This isn't "Glen Castle", what it might be I can't be sure. There was an "Ansley Castle" at the corner of what is now Glengrove and Heather, on top of the low hill just east of the present day John Ross Robertson School.

If you can find a copy of Don Ritchie's "North Toronto" (Stoddart 1992) or a copy of "North Toronto in Pictures" (Toronto Public Library Local History Handbooks 1974). there are pictures of Ansley Castle. Time prevents making scans this evening.

From "North Toronto" page 88: "...the 'castle' had been built for Alfred Ansley, a successful manufacturer of hats..."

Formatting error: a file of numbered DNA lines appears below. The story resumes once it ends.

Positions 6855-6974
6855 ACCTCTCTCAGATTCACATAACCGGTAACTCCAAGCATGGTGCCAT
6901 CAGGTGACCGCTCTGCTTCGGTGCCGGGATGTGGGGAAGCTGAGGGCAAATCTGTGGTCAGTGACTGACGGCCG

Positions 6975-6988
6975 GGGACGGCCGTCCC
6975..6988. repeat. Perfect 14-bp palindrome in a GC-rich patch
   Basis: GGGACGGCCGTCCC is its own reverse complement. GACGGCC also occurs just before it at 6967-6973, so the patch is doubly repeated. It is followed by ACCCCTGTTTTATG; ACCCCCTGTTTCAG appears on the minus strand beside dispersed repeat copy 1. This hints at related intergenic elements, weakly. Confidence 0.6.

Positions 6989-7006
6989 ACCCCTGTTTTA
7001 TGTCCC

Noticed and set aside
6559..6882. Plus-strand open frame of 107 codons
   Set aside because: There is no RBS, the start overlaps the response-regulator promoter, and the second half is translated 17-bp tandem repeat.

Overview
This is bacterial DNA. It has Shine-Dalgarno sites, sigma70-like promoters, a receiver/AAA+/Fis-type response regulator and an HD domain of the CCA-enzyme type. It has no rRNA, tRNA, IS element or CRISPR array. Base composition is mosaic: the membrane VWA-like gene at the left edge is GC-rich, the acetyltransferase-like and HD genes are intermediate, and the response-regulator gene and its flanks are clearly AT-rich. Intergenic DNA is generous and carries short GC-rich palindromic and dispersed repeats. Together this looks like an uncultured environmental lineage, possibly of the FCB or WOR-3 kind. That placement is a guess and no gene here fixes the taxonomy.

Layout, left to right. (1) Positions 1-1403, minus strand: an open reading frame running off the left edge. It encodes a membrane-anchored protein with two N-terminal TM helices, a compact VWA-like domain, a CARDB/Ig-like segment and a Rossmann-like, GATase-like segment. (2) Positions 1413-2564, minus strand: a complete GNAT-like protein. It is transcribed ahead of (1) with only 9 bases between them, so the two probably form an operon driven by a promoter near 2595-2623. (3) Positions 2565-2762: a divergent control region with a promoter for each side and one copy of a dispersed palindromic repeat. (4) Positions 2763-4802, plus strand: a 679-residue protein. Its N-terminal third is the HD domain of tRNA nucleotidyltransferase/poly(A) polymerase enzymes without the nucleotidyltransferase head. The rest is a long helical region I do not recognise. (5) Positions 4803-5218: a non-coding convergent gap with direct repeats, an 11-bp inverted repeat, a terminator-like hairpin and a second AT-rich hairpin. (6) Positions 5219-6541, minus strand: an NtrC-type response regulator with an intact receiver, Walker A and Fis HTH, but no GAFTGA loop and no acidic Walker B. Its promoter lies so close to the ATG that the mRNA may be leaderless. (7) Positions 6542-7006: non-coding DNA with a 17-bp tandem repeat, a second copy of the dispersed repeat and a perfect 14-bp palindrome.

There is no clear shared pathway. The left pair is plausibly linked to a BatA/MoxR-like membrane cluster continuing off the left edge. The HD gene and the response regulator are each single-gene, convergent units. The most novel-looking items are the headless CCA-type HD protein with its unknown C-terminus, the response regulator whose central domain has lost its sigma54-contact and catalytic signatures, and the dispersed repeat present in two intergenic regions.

From "North Toronto in Pictures" page 19: "...the Ansleys built a substantial house of Portland cement at Heather street in 1909. When demolished in the early 1920s, the neighbours took pieces of it as souvenirs and used it for rockery in their gardens."

More on Glen Grove Park from "North Toronto in Pictures" page 19: "Pilgrims Farm [the name for the area before it became Glen Grove Park] was settled around the time of the War of 1812. James Beatty, a later owner, made it an 'occasional summer retreat' and renamed it 'Glen Grove'. Glen Grove Park was a popular place for Sunday School picnics and church garden parties in the 1890s.The open fields near Yonge street were used as a race course, a baseball diamond, an a cricket field."